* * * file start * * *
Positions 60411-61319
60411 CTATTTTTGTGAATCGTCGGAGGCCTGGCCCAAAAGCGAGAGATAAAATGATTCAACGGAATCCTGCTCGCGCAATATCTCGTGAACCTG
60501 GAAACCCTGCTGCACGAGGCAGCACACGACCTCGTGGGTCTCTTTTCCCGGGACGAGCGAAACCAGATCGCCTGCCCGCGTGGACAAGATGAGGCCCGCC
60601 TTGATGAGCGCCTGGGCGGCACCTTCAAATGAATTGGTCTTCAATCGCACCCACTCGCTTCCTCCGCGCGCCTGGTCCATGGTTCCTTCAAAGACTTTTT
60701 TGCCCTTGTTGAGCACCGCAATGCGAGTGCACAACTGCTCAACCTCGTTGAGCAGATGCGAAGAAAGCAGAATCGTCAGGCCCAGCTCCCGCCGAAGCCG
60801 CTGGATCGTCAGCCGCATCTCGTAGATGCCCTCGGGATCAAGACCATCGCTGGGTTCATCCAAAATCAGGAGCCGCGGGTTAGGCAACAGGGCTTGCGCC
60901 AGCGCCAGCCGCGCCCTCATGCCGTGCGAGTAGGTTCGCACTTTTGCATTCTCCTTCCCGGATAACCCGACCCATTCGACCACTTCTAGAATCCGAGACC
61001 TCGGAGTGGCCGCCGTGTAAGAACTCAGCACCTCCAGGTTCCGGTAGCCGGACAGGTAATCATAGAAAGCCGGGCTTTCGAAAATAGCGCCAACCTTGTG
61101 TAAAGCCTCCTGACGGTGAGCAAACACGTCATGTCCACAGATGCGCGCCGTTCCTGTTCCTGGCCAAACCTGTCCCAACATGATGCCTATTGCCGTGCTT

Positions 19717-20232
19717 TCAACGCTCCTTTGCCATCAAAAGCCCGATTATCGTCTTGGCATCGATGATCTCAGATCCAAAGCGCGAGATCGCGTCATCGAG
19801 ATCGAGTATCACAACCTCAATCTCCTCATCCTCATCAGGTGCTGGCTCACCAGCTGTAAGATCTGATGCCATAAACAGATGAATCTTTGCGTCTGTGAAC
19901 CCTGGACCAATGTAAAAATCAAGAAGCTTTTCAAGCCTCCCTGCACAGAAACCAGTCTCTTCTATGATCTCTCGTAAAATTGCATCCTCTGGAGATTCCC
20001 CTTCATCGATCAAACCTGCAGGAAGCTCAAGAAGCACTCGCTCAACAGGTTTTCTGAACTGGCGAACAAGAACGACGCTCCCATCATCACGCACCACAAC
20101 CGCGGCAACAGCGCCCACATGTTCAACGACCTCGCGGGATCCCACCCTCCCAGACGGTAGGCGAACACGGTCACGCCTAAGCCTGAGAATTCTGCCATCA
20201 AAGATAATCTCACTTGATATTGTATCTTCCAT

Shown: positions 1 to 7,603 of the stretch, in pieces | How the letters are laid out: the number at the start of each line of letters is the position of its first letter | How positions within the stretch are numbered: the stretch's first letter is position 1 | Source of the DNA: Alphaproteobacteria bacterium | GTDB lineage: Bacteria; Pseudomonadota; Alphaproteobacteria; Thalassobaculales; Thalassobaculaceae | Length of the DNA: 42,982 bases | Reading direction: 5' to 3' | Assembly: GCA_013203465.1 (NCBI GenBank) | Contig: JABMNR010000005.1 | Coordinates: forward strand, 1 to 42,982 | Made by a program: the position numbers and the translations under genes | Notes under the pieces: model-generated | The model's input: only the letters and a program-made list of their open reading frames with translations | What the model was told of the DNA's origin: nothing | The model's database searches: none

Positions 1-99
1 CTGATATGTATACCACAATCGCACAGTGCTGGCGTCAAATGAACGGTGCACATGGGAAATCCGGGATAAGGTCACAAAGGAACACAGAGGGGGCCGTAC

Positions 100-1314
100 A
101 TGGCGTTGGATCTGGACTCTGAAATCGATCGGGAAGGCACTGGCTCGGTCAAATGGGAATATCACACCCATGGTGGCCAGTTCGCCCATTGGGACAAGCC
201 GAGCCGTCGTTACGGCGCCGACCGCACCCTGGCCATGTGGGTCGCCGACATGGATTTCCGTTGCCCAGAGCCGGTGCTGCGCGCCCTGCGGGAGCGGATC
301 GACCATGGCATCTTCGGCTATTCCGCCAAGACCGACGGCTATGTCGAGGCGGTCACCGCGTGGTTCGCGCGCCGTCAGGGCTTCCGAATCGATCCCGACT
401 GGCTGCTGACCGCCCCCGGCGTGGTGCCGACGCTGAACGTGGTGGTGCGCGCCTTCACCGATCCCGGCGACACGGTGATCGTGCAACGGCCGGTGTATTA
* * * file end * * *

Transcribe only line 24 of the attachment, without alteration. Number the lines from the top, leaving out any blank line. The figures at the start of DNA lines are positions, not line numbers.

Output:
301 GACCATGGCATCTTCGGCTATTCCGCCAAGACCGACGGCTATGTCGAGGCGGTCACCGCGTGGTTCGCGCGCCGTCAGGGCTTCCGAATCGATCCCGACT